Lonely and uninhabited in its normal condition, this forbidding wilderness had become peopled with thousands of men. The Army of the Potomac was penetrating and seeking to pass through it. Vigilant General Lee had observed the movement, and with characteristic boldness and skill ordered his troops from their strong intrenchments on Mine Run toward the Union flank. On this memorable morning the van of his columns wakened from their brief repose but a short distance from the Federal bivouac. Both parties were unconscious of their nearness, for with the exception of a few clearings the dense growth restricted vision to a narrow range. The Union forces were directed in their movements by the compass, as if they were sailors on a fog-enshrouded sea; but they well knew that they were seeking their old antagonist, the Army of Northern Virginia, and that the stubborn tug-of-war might begin at any moment.
When Captain Nichol shook off the lethargy of a brief troubled sleep, he found that the light did not banish his gloomy impressions. Those immediately around him were still slumbering, wrapped in their blankets. Few sounds other than the voices of the awakening birds broke the silence. After a little thought he drew his notebook from his pocket and wrote as follows:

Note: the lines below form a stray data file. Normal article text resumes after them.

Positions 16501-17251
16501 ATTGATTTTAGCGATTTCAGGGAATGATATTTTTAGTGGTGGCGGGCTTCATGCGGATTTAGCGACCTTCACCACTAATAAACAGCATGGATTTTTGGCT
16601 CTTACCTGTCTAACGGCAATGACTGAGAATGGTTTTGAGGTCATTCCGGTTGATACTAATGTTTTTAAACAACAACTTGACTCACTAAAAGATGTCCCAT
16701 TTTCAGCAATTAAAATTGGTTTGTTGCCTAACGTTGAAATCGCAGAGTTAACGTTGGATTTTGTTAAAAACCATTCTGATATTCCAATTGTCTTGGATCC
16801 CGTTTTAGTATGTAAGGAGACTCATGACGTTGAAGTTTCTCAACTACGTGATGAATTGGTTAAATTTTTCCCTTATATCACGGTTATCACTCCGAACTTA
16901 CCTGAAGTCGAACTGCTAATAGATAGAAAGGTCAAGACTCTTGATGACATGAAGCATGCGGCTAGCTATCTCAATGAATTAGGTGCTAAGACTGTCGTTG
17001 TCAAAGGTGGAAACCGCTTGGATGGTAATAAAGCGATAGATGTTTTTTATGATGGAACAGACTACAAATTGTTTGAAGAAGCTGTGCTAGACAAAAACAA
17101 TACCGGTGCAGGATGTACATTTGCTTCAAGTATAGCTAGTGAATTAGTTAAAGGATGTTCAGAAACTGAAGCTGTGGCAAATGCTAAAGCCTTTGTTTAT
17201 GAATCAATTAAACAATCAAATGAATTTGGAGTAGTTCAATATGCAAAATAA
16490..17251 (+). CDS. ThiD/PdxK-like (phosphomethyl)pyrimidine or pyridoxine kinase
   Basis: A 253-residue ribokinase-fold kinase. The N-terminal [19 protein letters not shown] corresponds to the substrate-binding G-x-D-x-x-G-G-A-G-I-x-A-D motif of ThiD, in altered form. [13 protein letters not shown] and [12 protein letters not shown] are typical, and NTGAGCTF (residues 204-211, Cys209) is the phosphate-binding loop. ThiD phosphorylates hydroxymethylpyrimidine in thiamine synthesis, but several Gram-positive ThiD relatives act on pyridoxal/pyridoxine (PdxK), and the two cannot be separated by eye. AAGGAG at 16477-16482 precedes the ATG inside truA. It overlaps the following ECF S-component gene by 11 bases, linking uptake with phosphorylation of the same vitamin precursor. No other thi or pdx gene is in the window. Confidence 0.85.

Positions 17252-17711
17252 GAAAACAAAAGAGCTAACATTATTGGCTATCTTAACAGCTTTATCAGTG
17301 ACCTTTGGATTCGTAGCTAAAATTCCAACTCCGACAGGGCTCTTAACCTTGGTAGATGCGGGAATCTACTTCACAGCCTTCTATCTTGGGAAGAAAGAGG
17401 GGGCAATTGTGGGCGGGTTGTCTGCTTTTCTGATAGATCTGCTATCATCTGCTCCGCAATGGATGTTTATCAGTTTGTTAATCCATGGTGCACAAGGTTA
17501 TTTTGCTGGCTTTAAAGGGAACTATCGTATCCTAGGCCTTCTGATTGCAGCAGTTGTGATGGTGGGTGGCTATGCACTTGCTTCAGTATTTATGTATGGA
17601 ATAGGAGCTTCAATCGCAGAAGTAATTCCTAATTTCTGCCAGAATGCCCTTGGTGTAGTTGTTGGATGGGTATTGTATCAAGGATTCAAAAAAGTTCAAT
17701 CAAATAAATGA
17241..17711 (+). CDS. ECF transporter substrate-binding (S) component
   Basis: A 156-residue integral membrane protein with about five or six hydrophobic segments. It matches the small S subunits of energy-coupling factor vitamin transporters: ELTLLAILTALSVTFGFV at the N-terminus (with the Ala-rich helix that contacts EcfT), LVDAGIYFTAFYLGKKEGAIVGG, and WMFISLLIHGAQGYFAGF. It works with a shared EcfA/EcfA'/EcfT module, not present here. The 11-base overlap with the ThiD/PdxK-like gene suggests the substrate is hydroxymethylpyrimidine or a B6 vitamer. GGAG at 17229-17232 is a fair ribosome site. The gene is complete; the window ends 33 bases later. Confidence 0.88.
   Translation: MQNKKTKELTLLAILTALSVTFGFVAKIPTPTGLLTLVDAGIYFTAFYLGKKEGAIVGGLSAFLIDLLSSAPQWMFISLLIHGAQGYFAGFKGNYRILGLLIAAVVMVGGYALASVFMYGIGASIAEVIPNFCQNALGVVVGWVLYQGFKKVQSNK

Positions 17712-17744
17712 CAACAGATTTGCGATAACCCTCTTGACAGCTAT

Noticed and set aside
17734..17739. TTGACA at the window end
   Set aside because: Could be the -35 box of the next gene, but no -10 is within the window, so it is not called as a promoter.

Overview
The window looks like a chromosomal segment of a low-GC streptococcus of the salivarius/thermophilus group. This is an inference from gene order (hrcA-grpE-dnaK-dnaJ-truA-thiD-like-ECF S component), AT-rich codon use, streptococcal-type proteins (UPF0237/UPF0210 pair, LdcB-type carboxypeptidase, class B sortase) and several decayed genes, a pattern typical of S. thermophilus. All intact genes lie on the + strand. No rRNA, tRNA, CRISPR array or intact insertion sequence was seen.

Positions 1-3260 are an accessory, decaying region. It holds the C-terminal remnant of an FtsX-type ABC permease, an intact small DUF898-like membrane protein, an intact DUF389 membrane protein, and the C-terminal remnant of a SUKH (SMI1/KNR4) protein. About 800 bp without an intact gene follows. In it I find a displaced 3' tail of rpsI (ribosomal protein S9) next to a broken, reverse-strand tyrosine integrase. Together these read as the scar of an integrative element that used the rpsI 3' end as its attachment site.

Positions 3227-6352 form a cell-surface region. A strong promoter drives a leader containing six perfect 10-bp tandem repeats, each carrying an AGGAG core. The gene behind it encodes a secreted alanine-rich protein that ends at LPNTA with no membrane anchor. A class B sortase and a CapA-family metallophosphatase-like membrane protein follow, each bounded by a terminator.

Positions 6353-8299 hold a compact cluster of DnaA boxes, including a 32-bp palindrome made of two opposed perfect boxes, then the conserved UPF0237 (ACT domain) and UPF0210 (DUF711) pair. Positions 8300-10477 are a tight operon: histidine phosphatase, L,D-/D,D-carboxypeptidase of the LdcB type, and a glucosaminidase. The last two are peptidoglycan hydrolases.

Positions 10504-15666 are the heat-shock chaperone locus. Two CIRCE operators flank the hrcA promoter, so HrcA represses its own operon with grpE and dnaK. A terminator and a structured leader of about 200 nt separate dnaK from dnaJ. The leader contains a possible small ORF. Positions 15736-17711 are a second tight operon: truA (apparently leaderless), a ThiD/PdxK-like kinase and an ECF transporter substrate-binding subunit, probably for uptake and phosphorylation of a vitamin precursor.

“My darling Helen—I obey an impulse to write to you this morning. It is scarcely light enough to see as yet; but very soon we shall be on the move again to meet—we known not what, certainly heavy, desperate fighting. I do not know why I am so sad. I have faced the prospect of battles many times before, and have passed through them unharmed, but now I am depressed by an unusual foreboding. Naturally my thoughts turn to you. There was no formal engagement between us when I said those words (so hard to speak) of farewell, nor have I sought to bind you since. Every month has made more clear the uncertainty of life in my calling; and I felt that I had no right to lay upon you any restraint other than that of your own feelings. If the worst happened you would be free as far as I was concerned, and few would know that we had told each other of our love. I wish to tell you of mine once more—not for the last time, I hope, but I don’t know. I do love you with my whole heart and soul; and if I am to die in this horrible wilderness, where so many of my comrades died a year ago, my last thoughts will be of you and of the love of God, which your love has made more real to me. I love you too well to wish my death, should it occur, to spoil your young life. I do not ask you to forget me—that would be worse than death, but I ask you to try to be happy and to make others happy as the years pass on. This bloody war will come to an end, will become a memory, and those who perish hope to be remembered; but I do not wish my memory to hang like a cloud over the happy days of peace. I close, my darling, in hope, not fear— hope for you, hope for me, whatever may happen to-day or on coming days of strife. It only remains for me to do my duty. I trust that you will also do yours, which may be even harder. Do not give way to despairing grief if I cannot come back to you in this world. Let your faith in God and hope of a future life inspire and strengthen you in your battles, which may require more courage and unselfishness than mine.